Finca Tres Robles, an urban farm in Houston’s East End established by the Small Places organization in 2014, is in a state of transition. It initially combined agriculture, community engagement and sustainability. As it moves into its second iteration, it will continue that work with hopes of expanding its reach.
Hurricane Ike made landfall on Galveston in the early hours of Sept. 13, 2008, as a Category 2 storm with 110 mph winds. It produced a catastrophic storm surge throughout Galveston County, especially the Bolivar Peninsula and in Chambers County. While Houston was mostly spared from flooding, about 100,000 structures in Harris County were damaged by wind, according to the Harris County Flood Control District. Over 2 million CenterPoint customers lost power, with some areas going several weeks until electricity was restored. The widespread outages marked the first time a curfew was issued by the city of Houston.
Houston is a city for cars today, but that doesn’t mean it has to be one in the future. In a new book, “Inclusive Transportation: A Manifesto for Repairing Divided Communities”, Veronica O. Davis makes the case that reorienting communities toward people rather than automobiles is in the hands of everyday people as well as policymakers.
A national not-for-profit affordable housing developer is broadening its reach into the Houston market with five projects across the city. It unveiled a new apartment community for adults over the age of 55 in Third Ward with a ribbon-cutting ceremony that included some of Houston’s top elected and housing officials earlier this month.
If Houston took a nature-based approach to its drainage systems, it could help mitigate climate change, lessen the city’s severe heat and create job opportunities among other benefits, according to a recent report by the Rocky Mountain Institute.
A Houston-based real estate acquisition, development and management company is in the beginning phases of reshaping parts of the East End and Second Ward into a more walkable and equitable place that adds to the neighborhood’s diversity.
A new book serves as a long overdue field guide to Black history in Houston, one that hearkens back to a century-old catalog of the city’s African American community. In “The New Red Book,” author Lindsay Gary takes readers to 50 sites, telling the stories about these important spaces and the people whose legacies remain relevant today.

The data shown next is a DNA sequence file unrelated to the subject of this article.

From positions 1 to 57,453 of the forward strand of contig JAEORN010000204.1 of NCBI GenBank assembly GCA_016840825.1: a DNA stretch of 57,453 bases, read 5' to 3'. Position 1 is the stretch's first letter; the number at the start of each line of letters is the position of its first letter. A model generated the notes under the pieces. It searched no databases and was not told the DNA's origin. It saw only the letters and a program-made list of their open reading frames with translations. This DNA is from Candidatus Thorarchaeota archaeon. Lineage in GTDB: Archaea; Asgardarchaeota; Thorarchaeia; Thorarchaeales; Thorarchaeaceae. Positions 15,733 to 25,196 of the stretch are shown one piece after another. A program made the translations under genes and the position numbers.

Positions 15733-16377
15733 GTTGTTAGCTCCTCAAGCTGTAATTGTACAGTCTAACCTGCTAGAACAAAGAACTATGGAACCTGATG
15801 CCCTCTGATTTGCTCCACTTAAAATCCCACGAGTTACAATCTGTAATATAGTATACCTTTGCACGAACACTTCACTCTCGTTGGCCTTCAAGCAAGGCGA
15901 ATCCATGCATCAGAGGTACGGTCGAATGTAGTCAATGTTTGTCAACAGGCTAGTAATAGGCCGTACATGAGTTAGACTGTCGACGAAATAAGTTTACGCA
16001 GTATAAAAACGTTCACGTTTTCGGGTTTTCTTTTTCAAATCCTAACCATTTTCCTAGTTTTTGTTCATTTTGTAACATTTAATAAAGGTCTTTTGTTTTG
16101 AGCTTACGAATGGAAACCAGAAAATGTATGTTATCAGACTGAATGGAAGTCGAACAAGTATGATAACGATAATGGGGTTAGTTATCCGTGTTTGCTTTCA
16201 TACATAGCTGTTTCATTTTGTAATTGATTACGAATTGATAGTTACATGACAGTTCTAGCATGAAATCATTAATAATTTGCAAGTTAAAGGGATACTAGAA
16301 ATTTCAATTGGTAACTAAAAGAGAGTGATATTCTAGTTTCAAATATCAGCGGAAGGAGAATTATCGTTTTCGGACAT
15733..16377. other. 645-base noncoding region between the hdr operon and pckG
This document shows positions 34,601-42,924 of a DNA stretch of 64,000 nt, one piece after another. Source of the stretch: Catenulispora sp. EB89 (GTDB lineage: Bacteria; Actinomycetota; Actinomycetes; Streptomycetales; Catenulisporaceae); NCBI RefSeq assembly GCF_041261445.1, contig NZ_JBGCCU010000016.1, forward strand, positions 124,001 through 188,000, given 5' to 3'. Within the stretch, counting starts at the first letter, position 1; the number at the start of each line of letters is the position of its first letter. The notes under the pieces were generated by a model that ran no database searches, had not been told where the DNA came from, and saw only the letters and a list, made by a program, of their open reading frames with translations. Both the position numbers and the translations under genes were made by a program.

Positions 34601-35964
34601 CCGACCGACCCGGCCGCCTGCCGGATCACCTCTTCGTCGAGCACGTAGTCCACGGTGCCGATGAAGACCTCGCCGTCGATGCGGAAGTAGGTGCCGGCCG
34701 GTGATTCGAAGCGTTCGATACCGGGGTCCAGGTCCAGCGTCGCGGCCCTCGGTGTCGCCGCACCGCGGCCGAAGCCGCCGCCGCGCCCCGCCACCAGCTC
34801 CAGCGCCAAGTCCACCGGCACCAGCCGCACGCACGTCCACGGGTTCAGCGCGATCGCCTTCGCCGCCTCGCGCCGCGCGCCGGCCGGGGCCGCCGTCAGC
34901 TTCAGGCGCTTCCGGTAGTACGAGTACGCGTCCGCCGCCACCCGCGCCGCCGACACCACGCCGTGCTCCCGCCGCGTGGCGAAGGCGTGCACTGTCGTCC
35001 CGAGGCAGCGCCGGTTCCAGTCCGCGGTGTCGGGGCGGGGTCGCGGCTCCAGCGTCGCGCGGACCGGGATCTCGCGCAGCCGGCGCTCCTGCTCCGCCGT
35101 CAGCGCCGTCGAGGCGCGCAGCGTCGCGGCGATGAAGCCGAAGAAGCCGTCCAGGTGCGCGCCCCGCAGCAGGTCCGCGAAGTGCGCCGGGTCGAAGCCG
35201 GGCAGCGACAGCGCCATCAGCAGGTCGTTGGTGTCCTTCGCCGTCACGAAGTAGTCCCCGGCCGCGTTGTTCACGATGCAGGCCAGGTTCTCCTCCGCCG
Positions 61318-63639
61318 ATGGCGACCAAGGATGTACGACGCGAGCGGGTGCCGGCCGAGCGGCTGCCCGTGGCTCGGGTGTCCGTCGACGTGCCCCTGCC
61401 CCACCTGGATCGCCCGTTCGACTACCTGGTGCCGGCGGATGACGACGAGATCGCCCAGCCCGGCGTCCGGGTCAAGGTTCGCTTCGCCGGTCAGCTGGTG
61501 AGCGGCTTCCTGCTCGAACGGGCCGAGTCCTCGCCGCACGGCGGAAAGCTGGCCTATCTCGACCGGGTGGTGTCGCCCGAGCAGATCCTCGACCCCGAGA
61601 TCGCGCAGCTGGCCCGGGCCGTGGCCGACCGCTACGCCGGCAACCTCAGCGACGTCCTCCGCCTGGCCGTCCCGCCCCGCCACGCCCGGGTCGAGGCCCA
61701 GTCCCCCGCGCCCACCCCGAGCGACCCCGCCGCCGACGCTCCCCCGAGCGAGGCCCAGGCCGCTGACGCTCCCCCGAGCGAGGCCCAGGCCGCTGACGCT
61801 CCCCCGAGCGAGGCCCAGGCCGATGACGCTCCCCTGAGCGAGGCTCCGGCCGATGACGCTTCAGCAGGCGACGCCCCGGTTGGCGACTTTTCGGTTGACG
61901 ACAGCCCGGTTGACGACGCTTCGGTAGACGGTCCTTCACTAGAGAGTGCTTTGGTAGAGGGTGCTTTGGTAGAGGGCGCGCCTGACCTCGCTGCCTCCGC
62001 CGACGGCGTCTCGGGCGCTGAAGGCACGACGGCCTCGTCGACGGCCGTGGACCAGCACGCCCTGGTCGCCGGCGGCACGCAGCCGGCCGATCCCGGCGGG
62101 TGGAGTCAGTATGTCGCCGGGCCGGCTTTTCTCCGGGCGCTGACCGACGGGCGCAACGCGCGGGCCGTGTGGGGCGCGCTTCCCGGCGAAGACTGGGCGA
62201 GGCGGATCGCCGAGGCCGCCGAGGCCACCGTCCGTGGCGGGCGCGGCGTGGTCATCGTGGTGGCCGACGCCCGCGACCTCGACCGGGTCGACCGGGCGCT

A new book, “Arbitrary Lines,” argues that a century of zoning has hardened racial and class segregation in cities across the U.S. and worsened the effects of inequality by making it almost impossible to build anything but single-family homes in some cities. Author and planner M. Nolan Gray says there is a better way: Just look at Houston.
Flood survival stories are a Houston shibboleth, a test of membership. Make it through a devastating downpour, and you are one of us. And everyone who lived in the Houston area in August 2017 has a Hurricane Harvey story. For some, it was another entry in a collection of flood stories, depending on how long they lived here and where; for others, it was their first, a rude awakening to very real vulnerabilities.
A new book serves as a guide for how cities can best learn from one another to design systems and build ways to endure the worst climate shocks to come. This includes Houston’s experience—both for what to expect from a changing climate and how to respond. Its authors say Houston has done several things right, but they also worry that future disasters could outpace these efforts.
Central Houston President Bob Eury has been tracking COVID-19 case counts since the early days of the pandemic and has the spreadsheet to prove it. It was a ritual that he says helped him stay on top of the virus and how far off “normal” might be. But there may be one number he is tracking even more closely: how many of downtown’s estimated 168,000 workers are returning to the office.
Whether you ride a bike full time or part time, just for fun or for transportation, BikeHouston’s new executive director wants to make it safer to ride a bike in Houston. It’s why he left New York to come here.
David Fields is the City of Houston’s first chief transportation planner. Leaving the Bay Area for this newly created position, he arrived in Houston at a time, though, when transportation was changing.
An infectious disease expert from Rice University talks about the good, the bad and the future effects of our response to the coronavirus pandemic.
Ridership in most major metropolitan areas of the U.S. has been steadily declining in recent years. And transit experts worry about the trend’s impact on cities — economically and socially. But when you improve buses, as the experience in Houston and in so many other places shows, ridership and relevancy increase.